is the nineteenth letter in the modern Latin alphabet
. Its name in English
is spelled ess
or occasionally es
when part of a compound word, plural esses
| Proto-Semitic š
|| Phoenician S
|| Etruscan S
|| Greek Sigma |
("teeth") represented a voiceless postalveolar fricative
/ʃ/ (as in sh
did not have this sound, so the Greek sigma
(Σ) came to represent /s/. The name "sigma" probably comes from the Arabic word "samak" (fish; spine) and not "Šîn". In Etruscan
, the [s] value was maintained, and only in modern languages has the letter been used to represent other sounds, such as voiceless postalveolar fricative
[ʃ] in Hungarian
(before p, t) or the voiced alveolar fricative
[z] in English, French
Care must be taken for incompletely anglicized words from German and proper names from that language. The trigraph "sch" is pronounced like the English digraph "sh." When S is followed either by a p or t, it is pronounced with the same "sh" sound, but when starting a word followed by a vowel, it is pronounced like the English "z," (not the German one).
An alternative form of s, ſ, called the long s or medial s, was used at the beginning or in the middle of the word; the modern form, the short or terminal s, was used at the end of the word. For example, "sinfulness" is rendered as "ſinfulneſs" using the long s. The use of the long s died out by the beginning of the 19th century, largely to prevent confusion with the minuscule f. The ligature of ſs (or ſz) became the German ess-tsett ( ß ).
In a high-school biology textbook used in the 1960s, a text discussing the discovery of cells in animal tissue by the English biologist Robert Hooke was photostatically reproduced, including the long "s." The explanation read, "The type is quaint, but once you notice that an s is often much like an f, you fhould have little trouble reading it."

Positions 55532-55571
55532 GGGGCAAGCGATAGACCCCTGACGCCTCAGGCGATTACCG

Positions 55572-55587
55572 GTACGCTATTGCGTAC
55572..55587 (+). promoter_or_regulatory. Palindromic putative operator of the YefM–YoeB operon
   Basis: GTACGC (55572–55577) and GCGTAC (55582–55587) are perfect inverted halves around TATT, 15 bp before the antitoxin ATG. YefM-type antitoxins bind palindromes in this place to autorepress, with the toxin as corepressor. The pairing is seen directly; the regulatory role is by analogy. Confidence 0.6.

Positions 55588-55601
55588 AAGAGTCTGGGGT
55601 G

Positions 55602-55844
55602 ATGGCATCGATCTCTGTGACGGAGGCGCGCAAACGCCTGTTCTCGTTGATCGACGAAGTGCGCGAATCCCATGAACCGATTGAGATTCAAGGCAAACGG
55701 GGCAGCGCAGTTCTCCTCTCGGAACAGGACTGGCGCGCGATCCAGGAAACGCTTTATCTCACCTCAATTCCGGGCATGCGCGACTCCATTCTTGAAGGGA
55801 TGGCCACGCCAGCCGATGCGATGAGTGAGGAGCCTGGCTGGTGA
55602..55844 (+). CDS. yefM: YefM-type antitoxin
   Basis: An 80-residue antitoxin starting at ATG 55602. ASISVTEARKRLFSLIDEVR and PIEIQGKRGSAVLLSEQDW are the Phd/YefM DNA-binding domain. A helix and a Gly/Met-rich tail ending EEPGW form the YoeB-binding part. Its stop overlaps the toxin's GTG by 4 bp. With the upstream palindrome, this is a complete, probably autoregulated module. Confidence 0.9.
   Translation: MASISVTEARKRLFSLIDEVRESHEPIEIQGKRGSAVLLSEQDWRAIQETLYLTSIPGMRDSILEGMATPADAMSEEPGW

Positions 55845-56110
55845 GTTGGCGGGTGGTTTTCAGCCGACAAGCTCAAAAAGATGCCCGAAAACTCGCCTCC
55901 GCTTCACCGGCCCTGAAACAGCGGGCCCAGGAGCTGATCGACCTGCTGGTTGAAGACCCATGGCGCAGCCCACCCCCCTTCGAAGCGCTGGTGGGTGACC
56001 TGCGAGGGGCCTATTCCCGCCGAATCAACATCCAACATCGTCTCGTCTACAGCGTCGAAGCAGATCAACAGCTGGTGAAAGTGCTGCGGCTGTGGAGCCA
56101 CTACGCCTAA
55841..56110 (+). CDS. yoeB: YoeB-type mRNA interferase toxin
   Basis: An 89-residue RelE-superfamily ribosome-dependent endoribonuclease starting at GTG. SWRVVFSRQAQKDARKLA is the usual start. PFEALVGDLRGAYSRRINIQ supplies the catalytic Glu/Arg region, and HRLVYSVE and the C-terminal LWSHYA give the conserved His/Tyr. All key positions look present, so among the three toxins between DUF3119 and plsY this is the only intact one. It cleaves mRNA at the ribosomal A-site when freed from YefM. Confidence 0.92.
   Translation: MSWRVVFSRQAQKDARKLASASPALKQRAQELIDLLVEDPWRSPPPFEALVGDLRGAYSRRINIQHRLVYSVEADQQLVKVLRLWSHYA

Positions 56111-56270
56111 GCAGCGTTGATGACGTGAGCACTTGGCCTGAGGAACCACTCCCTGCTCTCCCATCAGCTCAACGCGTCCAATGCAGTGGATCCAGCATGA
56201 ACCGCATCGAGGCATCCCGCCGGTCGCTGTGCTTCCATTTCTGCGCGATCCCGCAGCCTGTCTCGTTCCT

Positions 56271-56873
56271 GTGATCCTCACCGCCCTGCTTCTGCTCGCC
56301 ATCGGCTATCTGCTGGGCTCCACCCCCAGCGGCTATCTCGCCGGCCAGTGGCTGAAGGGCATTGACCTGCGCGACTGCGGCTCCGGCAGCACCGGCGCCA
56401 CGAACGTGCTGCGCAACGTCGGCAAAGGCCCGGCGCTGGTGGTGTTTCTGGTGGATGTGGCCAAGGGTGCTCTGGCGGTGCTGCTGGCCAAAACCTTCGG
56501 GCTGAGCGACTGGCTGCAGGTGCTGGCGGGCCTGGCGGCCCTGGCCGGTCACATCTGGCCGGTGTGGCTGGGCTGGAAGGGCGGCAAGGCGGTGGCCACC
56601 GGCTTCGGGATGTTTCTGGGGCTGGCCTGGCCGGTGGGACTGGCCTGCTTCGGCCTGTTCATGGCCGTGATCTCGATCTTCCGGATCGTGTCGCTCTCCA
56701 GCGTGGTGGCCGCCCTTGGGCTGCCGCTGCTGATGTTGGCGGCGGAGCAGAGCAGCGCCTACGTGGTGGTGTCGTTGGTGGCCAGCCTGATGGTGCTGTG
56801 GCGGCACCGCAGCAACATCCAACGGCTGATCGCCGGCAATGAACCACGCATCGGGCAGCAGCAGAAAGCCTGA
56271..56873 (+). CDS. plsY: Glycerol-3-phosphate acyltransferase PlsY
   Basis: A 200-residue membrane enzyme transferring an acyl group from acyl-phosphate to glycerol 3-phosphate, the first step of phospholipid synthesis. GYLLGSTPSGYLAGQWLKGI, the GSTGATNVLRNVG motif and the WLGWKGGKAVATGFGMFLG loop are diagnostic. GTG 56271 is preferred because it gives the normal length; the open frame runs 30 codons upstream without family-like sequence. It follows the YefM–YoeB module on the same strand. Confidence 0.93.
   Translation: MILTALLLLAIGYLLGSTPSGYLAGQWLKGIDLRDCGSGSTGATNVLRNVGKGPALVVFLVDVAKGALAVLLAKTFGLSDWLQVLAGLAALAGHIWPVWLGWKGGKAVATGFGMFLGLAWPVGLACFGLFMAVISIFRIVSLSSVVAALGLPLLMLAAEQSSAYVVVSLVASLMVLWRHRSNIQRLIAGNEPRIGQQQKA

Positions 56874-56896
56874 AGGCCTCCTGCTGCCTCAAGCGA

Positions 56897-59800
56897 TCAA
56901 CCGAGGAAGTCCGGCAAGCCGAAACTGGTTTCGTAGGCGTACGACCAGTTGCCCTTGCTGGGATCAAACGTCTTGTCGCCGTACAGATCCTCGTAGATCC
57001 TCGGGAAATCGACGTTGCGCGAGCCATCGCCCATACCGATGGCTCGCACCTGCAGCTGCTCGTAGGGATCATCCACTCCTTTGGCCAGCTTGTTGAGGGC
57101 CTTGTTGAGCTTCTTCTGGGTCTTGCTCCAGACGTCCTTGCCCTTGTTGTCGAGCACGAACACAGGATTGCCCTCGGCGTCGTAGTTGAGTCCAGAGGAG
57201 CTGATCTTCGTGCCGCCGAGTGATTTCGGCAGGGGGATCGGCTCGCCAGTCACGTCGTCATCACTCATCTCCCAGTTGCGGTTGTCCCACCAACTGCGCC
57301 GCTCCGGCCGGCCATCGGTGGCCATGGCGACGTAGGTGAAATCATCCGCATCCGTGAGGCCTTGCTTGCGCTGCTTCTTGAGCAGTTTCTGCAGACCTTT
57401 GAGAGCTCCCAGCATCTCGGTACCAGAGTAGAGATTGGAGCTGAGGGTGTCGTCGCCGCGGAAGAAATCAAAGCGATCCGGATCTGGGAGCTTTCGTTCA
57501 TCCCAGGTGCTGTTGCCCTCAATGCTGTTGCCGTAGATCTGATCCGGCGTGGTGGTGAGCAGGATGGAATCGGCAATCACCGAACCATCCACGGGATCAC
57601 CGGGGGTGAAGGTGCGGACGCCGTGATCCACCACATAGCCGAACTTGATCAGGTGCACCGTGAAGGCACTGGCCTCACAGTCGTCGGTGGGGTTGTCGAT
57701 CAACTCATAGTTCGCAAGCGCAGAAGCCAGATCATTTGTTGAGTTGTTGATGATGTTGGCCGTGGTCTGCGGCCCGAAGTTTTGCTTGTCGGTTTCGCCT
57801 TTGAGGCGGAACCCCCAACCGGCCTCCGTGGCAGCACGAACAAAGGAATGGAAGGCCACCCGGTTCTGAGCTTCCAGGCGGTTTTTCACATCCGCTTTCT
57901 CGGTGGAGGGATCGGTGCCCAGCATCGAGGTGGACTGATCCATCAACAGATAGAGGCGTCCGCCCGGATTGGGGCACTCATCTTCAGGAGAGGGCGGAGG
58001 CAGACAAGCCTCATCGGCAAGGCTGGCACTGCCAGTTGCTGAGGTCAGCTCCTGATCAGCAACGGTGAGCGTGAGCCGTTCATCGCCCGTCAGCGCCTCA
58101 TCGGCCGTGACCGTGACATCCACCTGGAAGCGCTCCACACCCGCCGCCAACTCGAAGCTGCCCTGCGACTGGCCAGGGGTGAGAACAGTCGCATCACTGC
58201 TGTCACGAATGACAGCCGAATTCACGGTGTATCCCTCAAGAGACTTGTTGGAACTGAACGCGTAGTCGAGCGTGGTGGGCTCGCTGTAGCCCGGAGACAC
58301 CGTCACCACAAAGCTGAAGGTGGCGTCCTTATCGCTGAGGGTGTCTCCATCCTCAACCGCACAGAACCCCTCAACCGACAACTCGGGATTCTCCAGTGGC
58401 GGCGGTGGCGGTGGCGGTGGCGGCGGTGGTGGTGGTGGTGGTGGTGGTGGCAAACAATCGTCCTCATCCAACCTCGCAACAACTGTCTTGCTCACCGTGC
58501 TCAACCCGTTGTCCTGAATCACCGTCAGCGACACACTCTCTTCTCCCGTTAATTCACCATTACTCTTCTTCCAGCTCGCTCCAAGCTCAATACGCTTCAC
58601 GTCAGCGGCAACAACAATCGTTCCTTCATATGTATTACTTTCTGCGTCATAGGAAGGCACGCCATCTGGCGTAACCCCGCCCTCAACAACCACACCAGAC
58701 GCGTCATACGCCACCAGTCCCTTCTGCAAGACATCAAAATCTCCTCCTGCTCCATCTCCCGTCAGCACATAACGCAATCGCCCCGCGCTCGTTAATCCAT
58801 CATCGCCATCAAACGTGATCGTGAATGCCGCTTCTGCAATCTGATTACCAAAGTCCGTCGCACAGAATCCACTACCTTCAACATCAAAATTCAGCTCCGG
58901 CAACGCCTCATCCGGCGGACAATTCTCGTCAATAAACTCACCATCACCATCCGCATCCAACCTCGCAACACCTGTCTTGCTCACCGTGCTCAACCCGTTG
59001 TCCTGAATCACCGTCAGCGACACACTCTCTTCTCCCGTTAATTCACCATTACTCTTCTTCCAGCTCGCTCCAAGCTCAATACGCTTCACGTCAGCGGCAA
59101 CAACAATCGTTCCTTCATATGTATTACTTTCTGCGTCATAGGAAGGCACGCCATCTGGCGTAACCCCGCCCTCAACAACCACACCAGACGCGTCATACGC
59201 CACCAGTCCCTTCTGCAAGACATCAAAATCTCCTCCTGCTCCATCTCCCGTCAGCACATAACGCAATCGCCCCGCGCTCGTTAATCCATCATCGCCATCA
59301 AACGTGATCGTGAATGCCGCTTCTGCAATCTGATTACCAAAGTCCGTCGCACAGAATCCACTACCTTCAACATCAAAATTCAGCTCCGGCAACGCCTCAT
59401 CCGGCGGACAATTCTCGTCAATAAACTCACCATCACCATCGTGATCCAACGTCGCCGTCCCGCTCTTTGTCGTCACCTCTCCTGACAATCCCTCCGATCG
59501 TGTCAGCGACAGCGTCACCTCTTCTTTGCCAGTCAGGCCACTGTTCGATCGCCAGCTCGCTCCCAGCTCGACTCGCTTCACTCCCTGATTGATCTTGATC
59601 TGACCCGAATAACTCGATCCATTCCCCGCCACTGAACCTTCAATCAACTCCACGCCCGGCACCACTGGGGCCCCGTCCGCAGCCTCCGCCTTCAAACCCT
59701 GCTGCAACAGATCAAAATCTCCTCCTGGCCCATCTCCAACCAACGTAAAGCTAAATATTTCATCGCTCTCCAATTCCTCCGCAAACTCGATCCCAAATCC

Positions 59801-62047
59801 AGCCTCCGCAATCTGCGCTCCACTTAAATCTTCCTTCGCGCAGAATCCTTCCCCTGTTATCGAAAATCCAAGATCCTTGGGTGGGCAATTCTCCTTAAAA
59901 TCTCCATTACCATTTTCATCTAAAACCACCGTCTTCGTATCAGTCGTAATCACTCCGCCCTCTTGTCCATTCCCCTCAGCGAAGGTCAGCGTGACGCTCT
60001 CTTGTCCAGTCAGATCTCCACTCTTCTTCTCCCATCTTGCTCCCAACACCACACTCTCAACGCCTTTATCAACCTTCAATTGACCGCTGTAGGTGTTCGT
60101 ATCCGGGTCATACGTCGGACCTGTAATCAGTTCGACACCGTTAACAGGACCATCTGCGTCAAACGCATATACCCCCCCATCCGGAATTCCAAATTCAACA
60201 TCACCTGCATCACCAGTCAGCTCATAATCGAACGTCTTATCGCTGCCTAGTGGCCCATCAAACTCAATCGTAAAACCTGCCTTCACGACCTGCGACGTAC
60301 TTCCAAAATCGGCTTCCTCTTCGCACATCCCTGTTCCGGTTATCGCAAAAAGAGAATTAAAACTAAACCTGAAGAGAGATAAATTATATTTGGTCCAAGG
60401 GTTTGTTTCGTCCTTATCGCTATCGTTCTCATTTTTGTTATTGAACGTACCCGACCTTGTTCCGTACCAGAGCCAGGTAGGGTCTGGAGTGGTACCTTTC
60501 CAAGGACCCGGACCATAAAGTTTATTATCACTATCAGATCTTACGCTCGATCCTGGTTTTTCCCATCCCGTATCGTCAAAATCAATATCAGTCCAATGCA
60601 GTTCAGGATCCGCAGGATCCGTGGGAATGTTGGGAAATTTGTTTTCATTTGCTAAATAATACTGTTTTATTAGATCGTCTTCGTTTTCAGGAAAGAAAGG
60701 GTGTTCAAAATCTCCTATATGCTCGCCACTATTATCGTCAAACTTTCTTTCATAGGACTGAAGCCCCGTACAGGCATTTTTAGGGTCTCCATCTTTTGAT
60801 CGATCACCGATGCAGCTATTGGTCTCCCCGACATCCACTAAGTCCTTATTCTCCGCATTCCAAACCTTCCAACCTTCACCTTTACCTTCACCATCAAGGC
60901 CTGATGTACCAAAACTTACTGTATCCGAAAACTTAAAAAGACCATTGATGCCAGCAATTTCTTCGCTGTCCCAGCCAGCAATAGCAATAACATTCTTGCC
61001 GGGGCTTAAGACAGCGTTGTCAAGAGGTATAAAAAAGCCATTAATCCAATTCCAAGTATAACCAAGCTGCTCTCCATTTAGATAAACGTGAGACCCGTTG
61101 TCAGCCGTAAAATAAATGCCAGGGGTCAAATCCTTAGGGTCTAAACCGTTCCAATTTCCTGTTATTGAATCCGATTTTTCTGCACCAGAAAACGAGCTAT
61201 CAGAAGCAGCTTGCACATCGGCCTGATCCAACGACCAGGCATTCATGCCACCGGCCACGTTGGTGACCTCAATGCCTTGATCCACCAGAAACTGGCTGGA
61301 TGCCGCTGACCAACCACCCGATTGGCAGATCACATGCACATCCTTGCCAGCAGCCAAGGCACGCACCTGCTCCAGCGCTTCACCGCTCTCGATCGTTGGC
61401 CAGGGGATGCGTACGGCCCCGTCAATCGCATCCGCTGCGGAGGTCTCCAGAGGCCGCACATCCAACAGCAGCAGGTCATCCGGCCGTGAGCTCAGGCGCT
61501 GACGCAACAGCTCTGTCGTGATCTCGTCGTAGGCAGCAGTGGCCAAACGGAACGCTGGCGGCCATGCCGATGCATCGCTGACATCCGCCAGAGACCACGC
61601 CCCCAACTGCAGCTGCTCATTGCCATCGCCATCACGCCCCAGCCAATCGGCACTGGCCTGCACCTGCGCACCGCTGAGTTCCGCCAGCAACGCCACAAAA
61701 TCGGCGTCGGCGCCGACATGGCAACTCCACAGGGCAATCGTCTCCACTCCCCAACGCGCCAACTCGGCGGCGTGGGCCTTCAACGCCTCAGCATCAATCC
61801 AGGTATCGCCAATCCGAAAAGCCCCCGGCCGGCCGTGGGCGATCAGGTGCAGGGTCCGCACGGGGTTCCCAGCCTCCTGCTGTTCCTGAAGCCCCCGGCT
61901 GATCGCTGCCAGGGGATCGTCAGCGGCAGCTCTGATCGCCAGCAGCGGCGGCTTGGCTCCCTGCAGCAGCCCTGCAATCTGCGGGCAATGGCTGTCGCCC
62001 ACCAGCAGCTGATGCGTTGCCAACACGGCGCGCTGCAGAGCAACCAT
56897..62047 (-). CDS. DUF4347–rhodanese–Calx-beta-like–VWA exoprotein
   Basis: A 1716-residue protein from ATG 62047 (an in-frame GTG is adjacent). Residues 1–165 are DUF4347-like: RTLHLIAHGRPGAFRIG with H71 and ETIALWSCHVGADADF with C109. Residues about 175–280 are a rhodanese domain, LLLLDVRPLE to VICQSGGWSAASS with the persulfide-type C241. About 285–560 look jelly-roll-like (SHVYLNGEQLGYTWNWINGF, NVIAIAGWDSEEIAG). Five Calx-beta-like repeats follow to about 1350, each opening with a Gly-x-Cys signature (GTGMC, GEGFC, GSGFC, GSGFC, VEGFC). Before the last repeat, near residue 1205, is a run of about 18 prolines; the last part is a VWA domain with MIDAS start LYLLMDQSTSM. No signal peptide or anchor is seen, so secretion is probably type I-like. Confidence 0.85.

The long s has often been parodied in Mad Magazine, including the usage "Poor Alfred'f Almanack."
S is one of the most commonly used letters of the Latin Alphabet in the Basic English language.
Codes for computing
S is U+0053 and the lower case
s is U+0073.
The ASCII code for capital S is 83 and for lowercase s is 115; or in binary 01010011 and 01110011, correspondingly.
The EBCDIC code for capital S is 226 and for lowercase s is 162.
The numeric character references in HTML and XML are "S" and "s" for upper and lower case respectively.
Similar letters and symbols
- Ş, ş — S-cedilla
- Š, š — S-caron
- Ș, ș — S with comma below (used in Romanian)
- Ś, ś — S with acute accent (used in Polish)
- Ŝ, ŝ — S with circumflex accent (used in Esperanto)
- ʂ — S with hook (used in the IPA for the voiceless retroflex fricative)
- Ṡ, ṡ — S with dot above (used in old Irish Gaelic)
- Ṣ, ṣ — S with dot below (used in Indic transliteration)
- Ṥ, ṥ — S with acute and dot above
- Ṧ, ṧ — S with caron and dot above
- Ṩ, ṩ — S with dots below and above
- Ƨ, ƨ — reversed S (used in Zhuang transliteration)
- ſ — long s
- ʃ — Esh (used in the IPA for the voiceless postalveolar fricative)
- ∫, ∫ — the integral sign
- $ — the dollar sign
- ß — the German Eszett or "sharp s"
- Ѕ, ѕ — Cyrillic letter Dze
- -dd — Is treated with an "S" sound in Gaelic, especially at the end of words
- § the Section Sign
For other meanings and uses of the letter "S", see S (disambiguation)